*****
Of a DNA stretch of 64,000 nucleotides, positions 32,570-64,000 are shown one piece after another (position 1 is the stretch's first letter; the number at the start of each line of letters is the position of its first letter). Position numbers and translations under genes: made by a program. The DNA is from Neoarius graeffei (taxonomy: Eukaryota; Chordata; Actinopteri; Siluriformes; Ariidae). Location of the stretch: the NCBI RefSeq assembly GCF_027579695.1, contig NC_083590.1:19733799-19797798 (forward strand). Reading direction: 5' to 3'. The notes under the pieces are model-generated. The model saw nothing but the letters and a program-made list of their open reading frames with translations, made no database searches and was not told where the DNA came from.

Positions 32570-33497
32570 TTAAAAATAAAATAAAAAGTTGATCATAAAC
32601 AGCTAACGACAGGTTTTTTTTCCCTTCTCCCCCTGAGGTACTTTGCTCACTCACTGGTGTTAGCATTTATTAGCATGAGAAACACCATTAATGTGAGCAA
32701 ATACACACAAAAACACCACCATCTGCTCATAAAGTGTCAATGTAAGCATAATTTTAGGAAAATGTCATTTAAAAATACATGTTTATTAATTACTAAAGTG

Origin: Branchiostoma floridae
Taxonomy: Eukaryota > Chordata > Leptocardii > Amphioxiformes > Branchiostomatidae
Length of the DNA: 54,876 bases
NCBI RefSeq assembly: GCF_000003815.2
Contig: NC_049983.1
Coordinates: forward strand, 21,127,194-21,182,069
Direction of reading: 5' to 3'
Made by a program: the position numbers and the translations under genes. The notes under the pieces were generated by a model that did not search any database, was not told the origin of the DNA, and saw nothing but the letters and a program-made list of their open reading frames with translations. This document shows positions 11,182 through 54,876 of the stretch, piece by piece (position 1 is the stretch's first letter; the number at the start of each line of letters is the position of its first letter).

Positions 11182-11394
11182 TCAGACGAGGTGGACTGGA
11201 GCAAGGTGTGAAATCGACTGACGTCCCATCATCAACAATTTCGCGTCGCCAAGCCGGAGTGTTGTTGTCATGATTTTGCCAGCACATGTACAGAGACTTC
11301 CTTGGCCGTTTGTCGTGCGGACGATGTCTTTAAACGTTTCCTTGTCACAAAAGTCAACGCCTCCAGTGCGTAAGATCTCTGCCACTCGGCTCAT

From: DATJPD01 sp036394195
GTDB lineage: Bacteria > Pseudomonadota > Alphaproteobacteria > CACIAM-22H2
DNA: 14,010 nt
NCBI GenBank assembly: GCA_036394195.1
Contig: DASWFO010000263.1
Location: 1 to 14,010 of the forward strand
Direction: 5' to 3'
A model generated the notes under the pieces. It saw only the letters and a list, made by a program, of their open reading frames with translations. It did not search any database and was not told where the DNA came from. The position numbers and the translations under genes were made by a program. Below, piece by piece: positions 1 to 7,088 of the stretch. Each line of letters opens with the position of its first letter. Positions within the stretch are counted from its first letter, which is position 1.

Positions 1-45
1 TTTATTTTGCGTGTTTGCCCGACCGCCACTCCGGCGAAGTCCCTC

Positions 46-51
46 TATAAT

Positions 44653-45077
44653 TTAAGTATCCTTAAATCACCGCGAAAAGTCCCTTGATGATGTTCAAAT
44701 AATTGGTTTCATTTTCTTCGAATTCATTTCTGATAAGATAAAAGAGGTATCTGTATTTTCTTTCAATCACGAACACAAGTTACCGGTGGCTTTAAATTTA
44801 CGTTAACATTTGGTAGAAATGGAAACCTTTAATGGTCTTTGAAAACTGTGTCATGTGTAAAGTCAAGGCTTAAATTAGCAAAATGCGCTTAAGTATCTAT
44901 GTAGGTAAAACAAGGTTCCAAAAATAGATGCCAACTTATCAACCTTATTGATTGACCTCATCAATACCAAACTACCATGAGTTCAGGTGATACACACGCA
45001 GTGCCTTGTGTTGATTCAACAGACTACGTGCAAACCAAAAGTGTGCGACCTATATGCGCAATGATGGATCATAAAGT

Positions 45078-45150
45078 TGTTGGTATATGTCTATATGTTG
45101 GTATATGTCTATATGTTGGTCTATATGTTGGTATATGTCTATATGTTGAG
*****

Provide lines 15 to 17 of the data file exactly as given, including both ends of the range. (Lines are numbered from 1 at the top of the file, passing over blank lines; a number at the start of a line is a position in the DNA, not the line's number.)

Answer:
11182 TCAGACGAGGTGGACTGGA
11201 GCAAGGTGTGAAATCGACTGACGTCCCATCATCAACAATTTCGCGTCGCCAAGCCGGAGTGTTGTTGTCATGATTTTGCCAGCACATGTACAGAGACTTC
11301 CTTGGCCGTTTGTCGTGCGGACGATGTCTTTAAACGTTTCCTTGTCACAAAAGTCAACGCCTCCAGTGCGTAAGATCTCTGCCACTCGGCTCAT